I believe humans’ age-old association with farm animals provide important intangible benefits to humanity. We are better for living alongside them. Those of us who have the pleasure of being around them every day likely benefit the most. We are taught in stark relief the lessons of nature – the inevitability of illness, injury, and death; the cycles of birth, growth, aging, and decline. We are constantly reminded of the fragility of life, of what it takes to be a good parent, of bravery, patience, loyalty. If we are paying attention, we are learning from them, constantly.
Nicolette Hahn Niman, Defending Beef: The Case for Sustainable Meat Production
The last time I visited my grandparents was over 17 years ago. Each visit to Mexico brought about lasting experiences around farm animals. It’s been years since they’ve passed away and reading Niman’s words about living with animals reminded me of what it was like to walk the farm my grandparents owned in Guerrero. My visit to Goatlandia brought back memories of helping herd a small piglet that had escaped and had been nibbling on the corn my grandpa had just sowed. The agile piglet couldn’t be cornered and my only other tactic at the time was to lunge my 10 year -old self to trap it with a bear hug. 😅
I didn’t lunge at any goats this time but there were plenty of goat hugs to go around.🤗
The world is complicated and messy place right now and the streak of rainy days in San Francisco have put me in a gloomy rut. I really appreciated the time out of the city and my normal routine.
When I explained that I’d be skipping out on a outdoor bouldering excursion outside of the city, the response was: “Goat-what? Pam, that is the most hipster shit I’ve ever heard!” ¯\_(ツ)_/¯
So, what is Goatlandia and how did I find it? It’s a farm animal sanctuary an hour and a half outside of San Francisco started by the owners of Citizen Fox, a vegan pop-up that used to be open in the Mission. I never made the effort to check the pop-up out, but a friend of mine raved about their brunch and then shared the news about it closing.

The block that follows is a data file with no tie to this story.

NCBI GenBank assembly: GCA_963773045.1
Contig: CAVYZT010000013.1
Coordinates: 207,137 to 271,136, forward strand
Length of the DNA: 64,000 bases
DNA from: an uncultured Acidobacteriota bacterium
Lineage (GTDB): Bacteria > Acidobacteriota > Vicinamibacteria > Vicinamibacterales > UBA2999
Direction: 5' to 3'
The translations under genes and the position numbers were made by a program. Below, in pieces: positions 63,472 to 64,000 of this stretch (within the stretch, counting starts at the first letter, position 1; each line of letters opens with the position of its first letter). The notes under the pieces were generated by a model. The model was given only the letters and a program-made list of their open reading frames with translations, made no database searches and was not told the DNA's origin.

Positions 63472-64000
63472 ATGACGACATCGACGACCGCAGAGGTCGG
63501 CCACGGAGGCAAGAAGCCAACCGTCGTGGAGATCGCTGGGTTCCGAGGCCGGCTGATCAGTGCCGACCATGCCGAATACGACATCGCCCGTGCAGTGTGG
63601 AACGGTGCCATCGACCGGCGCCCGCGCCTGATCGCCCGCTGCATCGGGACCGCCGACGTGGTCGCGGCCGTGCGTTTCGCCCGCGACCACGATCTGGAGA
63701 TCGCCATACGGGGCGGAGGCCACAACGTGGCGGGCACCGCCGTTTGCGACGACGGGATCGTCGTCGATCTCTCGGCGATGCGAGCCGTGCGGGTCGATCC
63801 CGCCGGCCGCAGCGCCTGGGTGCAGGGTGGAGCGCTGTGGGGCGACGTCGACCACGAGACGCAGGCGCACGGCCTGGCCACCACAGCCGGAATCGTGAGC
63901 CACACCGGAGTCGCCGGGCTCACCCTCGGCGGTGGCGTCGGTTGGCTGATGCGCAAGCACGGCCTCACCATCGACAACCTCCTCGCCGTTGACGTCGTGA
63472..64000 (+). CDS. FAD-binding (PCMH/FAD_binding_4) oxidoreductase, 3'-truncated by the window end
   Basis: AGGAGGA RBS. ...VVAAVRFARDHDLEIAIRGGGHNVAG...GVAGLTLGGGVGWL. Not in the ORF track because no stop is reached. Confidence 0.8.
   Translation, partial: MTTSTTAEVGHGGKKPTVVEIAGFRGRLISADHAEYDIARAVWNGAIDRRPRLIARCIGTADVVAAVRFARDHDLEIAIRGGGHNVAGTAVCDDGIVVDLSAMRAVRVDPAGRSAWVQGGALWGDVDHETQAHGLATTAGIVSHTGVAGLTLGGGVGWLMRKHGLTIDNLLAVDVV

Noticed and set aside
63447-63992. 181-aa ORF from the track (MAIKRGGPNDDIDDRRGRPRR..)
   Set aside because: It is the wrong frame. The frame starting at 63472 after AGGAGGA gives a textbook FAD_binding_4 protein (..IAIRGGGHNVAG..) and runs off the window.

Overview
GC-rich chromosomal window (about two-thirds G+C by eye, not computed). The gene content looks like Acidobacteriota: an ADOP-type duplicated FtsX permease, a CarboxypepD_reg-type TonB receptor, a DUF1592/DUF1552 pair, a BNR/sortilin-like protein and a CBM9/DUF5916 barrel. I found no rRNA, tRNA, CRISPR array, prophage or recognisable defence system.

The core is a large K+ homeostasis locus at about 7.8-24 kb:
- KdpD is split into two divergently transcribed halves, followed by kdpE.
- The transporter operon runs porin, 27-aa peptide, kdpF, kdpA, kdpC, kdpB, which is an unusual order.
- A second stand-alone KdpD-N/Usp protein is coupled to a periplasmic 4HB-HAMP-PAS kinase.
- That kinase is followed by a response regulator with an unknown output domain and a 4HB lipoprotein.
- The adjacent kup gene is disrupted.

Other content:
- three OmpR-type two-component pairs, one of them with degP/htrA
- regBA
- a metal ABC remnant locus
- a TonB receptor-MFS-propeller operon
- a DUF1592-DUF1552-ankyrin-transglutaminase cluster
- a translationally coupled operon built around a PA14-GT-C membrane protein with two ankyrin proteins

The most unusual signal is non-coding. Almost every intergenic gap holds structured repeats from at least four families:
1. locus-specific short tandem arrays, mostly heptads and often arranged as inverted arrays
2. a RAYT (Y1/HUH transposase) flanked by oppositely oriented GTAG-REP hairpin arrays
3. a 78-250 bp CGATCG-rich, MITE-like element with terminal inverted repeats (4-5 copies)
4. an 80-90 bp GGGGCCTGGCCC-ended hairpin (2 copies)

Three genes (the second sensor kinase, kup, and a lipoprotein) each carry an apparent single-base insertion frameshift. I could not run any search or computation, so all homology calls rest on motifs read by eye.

She’d heard about Goatlandia but not much more other than it was in the works. The name Goatlandia and its close resemblance to Portlandia spiked my interest. 😜
I registered for the newsletter and received news that there would be a couple of weekends open for volunteering ‼️. I quickly replied with my interest and shared with friends that I would hope to join me.
Once we secured our spots, we got more details about the day in addition to encouragement to bring food for the animals:
The goats love pine or fir tree branches, oak leaves, tortilla chips, and roses. The pigs love any type of fruit or vegetables cut into smaller pieces (especially apples and pears are good), and the chickens love lettuce or other greens, sprouts, melons, hummus, and overripe bananas.
There was surprisingly a lot of work to do given the size of the small farm and it felt great to accomplish the tasks we set out to do:
Our work concluded with a delicious meal. Tempeh pate and Tofurky Bánh mì and a side of Thai coconut soup.
Before we headed out, Deb, gave us a “formal” tour of the farm and introduction to the animals.
We learned about a partnership with Compassionate Living that will help with funding future construction projects around the farm (which means more volunteer help will be needed!). Deb also noted all of her goats are former dairy goats, some of her chickens are wild and were rescued from a bush behind a gas station, and her friendly, hairy pigs are of the Kunekune breed, which are normally bred for meat.
You can learn more about ALL of the Goatlandia residents on the sanctuary’s site in addition to signing up for the newsletter to learn more about volunteer dates. I’m looking forward to visiting again.
I also learned that chickens are able to make around thirty different noises and one of them can be used warn the others of danger.
After we wrapped up and said our goodbyes, we kept the theme going with a stop at Flying Goat for an afternoon pick-me-up.